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Business Discovery: The Business Intelligence Game Changer


Information is being gathered everywhere around us, from runs batted in for baseball to patient records in a hospital. For many facets of our society and for business purposes, we collect information. So who uses this information and how do they use it? Several decades ago, tools emerged that helped many organizations and companies sort through complex information and report on it. These tools satisfied executive’s concerns for access to information that helped them better understand their customers, their business, and their industry.

These traditional Business Intelligence solutions promised the ability for everyone to draw insights from their information and help organizations make better business decisions. However, a major issue for vendors is making the data accessible for all users. With Business Intelligence tools, users had to be able to write complex data queries. They also had to know the basics of the data to ensure that query results were reasonable and accurate.

Even if users had the skills and learned to write a query language, they still needed IT to help restructure the data in order to look at it in a different way. IT would build cubes of data or data warehouses that allowed users to look at information from a certain perspective, such as creating a view to see information by division or by salesperson. The reason these cubes were so important was because there was so much information and so many ways in which to look at the data, that the queries would take a long time to retrieve results without cubes. Cubes allowed users to determine data views to allow the system to query information more quickly.

Let’s just say that all of your users did become proficient at querying the information. Your first question in your research may have been “who is the top salesperson in the Midwest?” With IT’s help, you were able to build a cube and get the answer to the question. While looking at the top salespeople in each region, you might have another question. “Is there a product that the best performers sold and that the middle performers didn’t?” or “Did the top salesperson in the Midwest sell the same products as the top salespeople in other regions?” The cube was built with the purpose of answering questions about regions and sales. Once the users analyzed the data they realized other questions associated with product information were not considered. In this case, the users would have to go back to IT to redesign the cube to view data from a product level.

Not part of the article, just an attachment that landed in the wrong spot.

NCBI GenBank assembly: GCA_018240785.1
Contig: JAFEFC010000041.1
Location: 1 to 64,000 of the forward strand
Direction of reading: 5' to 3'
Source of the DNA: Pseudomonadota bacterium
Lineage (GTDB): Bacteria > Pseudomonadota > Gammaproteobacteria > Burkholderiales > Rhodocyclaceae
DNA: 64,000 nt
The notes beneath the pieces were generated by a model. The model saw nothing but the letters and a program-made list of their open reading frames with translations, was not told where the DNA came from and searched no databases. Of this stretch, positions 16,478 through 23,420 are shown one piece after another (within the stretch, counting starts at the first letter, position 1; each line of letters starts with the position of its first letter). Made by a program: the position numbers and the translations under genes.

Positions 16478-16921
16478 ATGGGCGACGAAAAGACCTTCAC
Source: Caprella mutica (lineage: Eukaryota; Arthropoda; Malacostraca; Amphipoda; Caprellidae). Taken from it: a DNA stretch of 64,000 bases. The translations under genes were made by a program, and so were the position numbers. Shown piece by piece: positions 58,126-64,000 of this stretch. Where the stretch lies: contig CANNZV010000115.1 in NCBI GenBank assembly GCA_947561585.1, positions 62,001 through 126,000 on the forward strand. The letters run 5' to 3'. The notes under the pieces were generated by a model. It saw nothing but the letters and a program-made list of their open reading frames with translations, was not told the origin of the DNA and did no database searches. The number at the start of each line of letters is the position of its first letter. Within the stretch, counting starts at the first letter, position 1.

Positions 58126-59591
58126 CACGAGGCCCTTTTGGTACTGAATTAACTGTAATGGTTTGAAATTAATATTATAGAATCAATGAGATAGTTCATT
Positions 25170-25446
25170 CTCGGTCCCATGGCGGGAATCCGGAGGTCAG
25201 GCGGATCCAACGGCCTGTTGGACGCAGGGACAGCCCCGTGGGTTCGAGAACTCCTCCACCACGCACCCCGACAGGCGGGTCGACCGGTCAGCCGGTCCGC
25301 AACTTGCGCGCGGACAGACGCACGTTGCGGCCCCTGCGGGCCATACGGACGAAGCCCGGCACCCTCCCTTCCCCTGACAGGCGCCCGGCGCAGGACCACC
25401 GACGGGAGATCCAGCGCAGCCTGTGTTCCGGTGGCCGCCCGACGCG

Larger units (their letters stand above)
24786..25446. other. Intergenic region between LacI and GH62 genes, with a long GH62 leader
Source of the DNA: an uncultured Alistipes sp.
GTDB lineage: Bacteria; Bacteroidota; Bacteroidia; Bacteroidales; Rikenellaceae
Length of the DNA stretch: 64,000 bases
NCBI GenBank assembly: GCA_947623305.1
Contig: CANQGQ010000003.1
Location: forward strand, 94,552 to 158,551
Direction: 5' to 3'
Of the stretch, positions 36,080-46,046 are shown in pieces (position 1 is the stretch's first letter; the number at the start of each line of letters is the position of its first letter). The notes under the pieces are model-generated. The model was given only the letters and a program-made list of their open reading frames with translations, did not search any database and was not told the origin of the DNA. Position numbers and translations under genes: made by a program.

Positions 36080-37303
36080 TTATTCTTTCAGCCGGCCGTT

A new methodology and toolset has come to market that changes the paradigms of Business Intelligence. Business Discovery truly delivers on the Business Intelligence promise of everyone being able to draw insights from data. Business Discovery differs from Business Intelligence in two primary ways. First, user friendly interfaces make it as easy as a click to ask questions of your information. The second difference is that Business Discovery allows you to look at your data from all the different dimensions without going back to IT to restructure the data.

In the cube example, every time you wanted to ask a follow up question to your original query, you had to make sure it fit inside the confines of the cube’s structure. Now, with associative database design and faster computer equipment, end users are not forced to analyze data in only one way. Business Discovery users can now jump from sales by region, to products by city, to invoices by customer in seconds. All of these answers can be obtained by the user with a click or drag of the mouse.

IT also wins with the use of Business Discovery. Now, projects that would have taken 6 to 18 months to complete with Business Intelligence tools can be completed in a few weeks to three months. Because the users can ask their own questions of the information, IT doesn’t have to create numerous cubes of data and canned reports for every perceived user request. Instead, IT can focus on pulling data from multiple sources (such as Excel spreadsheets, ERP databases, text files, etc.) into the Business Discovery tool. Once the data is brought in, IT finds the common data links between all of the sources and builds initial dashboards for users to analyze data.

Many companies could benefit from an analysis of their data analytics and Business Intelligence requirements. Some examples of the industries and areas of review that we most often see:

  • A large customer base (retail, etc.)
  • Complex processes (hospitals, etc.)
  • Complex products (manufacturing, insurance, etc.)

As we look to the future, we see Business Discovery tools as a great way for businesses to leverage their information resources and grow their understanding of their customers, business and industry.